Stadiums have been built, torn down, and rebuilt for all these sports with nothing to show for it but spent money. Once again football and baseball are about to do another round of changing stadiums for whatever reason. It seems to me that the lack of championships are not going to be solved by buildings or locations, but by the teams that play in them.
I sat in the audience on Monday, looking at the Vietnam vets standing in front of me. Tears ran down my face because I remembered how these soldiers were treated when they came home from the war, and I remembered wo dear friends who did not come home.
This is not to say that the Obama administration hasn’t made mistakes. But by historical standards, the United States is doing well domestically and internationally. And by any objective measure, the trend lines are positive, not negative.
Why do so many things have to be so complicated?
- ROBINSON: Drones morally questionable go-to weapon
- More should be done to force release of Korean War vet
- HALL: When potential no longer matters
- CEPEDA: Family on a mission
- SOWELL: A challenge to our beliefs
- THOMAS: Black Friday another example of a darker turn
- SMITH: Getting ready for Christmas like tailgating before a big game
- CLINE: The story of John J. Thrasher, founder of Norcross
- KRAUTHAMMER: An outbreak of lawlessness
- O'REILLY: The technology of nature
Letters to the Editor
- LETTERS: Wrong moves being made in deal with Iran
- LETTERS: Tom Martin deserving of kudos
- LETTERS: Obamacare problems continue to mount
- LETTERS: Kudos to Publix for closing on Thanksgiving
- LETTERS: Climate change must be addressed
- LETTERS: Thanks to Grace Snell Middle School for a moving tribute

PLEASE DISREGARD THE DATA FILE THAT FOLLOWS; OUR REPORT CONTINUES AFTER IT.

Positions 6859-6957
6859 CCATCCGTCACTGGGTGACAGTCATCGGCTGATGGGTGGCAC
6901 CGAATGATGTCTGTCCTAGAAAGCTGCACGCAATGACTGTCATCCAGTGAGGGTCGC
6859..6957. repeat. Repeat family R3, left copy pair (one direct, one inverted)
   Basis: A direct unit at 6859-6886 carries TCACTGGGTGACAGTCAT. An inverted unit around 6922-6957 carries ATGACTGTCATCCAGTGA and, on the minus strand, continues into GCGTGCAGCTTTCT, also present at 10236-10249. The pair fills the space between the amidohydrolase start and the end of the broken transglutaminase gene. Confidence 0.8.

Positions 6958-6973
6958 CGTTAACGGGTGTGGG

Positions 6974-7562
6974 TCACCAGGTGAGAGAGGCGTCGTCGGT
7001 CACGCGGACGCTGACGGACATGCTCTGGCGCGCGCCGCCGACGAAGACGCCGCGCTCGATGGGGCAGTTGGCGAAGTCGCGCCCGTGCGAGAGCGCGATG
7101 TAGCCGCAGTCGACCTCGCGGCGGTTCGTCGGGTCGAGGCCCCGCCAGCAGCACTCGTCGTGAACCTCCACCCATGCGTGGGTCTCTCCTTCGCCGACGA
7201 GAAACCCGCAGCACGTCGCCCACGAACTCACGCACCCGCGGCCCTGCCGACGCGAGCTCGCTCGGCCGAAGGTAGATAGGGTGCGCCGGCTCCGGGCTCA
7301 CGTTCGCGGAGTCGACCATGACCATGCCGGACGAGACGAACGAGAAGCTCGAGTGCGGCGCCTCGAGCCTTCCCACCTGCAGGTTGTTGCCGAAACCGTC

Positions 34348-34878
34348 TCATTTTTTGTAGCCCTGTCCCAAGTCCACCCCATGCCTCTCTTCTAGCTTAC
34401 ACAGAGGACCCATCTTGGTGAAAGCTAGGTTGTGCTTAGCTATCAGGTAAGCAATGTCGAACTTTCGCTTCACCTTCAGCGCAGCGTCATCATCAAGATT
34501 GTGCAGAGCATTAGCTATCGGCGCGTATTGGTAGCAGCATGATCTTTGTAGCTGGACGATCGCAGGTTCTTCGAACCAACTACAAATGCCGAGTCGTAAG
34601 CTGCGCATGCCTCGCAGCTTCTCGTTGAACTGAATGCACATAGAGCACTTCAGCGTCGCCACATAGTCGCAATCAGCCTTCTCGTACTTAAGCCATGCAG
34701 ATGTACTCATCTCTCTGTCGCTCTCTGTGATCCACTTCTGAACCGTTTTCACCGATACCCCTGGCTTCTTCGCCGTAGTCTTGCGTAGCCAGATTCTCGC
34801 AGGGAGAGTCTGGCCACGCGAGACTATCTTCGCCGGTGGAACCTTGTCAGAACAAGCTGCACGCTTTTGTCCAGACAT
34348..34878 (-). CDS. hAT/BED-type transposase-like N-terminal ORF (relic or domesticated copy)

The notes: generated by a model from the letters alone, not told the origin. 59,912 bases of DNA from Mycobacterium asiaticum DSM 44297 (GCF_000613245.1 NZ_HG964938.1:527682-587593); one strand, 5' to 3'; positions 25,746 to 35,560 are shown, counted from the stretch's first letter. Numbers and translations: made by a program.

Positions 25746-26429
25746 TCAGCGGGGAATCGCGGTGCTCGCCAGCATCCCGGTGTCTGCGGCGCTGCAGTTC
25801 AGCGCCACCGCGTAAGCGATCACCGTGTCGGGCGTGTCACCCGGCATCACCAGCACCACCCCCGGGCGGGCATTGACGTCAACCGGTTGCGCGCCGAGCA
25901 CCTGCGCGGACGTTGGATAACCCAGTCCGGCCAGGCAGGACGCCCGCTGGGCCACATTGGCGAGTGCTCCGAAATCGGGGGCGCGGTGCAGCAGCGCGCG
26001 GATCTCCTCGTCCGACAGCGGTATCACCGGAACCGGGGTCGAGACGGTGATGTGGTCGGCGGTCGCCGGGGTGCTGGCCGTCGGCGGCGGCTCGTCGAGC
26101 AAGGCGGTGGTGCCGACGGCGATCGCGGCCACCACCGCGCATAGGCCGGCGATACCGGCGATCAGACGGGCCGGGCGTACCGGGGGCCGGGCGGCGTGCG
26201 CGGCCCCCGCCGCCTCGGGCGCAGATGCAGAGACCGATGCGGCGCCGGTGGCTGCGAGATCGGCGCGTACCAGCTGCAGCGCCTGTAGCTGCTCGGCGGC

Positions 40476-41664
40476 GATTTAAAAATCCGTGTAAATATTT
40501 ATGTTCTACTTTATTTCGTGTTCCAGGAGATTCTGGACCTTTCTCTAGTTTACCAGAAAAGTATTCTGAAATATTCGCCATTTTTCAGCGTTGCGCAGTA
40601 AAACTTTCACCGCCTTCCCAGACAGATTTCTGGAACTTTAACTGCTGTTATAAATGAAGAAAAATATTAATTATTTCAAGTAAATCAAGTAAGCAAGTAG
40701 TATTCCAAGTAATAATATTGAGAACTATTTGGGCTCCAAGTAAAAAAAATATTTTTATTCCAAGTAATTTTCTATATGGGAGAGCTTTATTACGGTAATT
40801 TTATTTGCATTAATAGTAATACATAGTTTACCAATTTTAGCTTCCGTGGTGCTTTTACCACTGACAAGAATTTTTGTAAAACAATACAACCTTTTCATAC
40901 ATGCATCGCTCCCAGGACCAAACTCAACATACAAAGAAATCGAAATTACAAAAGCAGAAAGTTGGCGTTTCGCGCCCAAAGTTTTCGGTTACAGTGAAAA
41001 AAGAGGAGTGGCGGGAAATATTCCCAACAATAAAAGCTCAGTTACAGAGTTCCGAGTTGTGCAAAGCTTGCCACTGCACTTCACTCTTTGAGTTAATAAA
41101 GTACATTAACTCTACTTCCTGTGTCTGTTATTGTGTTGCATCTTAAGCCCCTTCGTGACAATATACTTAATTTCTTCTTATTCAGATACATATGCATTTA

- LETTERS: Stadiums don't make champions
- LETTERS: Recognizing Vietnam vets highlight of Veterans Day service
- LETTERS: Say no to SPLOST
- LETTERS: Facts skewed on Affordable Care Act
- OUR VIEW: A salute to teachers
- OUR VIEW: Vote ‘yes’ on SPLOST
- OUR VIEW: Relay can once again say 'We're No. 1'
- OUR VIEW: GCPS students stand out with Relay fundraising
- OUR VIEW: Pink paper emphasizes need for early detection
- OUR VIEW: Snellville council takes right step with ethics
- OUR VIEW: Cheers for GGC's academic ranking
- OUR VIEW: Continue keeping Lake Lanier safe
- OUR VIEW: Policy is changing on anonymous online commenting 28 comments
- OUR VIEW: Make your voice heard on SPLOST 24 comments
- BUCK'S BYTES: Simple tech is often good tech
- BUCK'S BYTES: Should electrical wiring, lights still be so old school?
- BUCK'S BYTES: iPads a good choice for changing education
- BUCK'S BYTES: Stepping in to wearable tech
- BUCK'S BYTES: Internet tax reform long overdue 1 comment
- BUCK'S BYTES: Slow hybrid growth is better than no growth
- BUCK'S BYTES: T-Mobile gives hope to cellphone users' wallets
- BUCK'S BYTES: Even space requires fast Internet
- BUCK'S BYTES: The dodged bullet of SimCity
- BUCK'S BYTES: New Roku gives Apple some work to do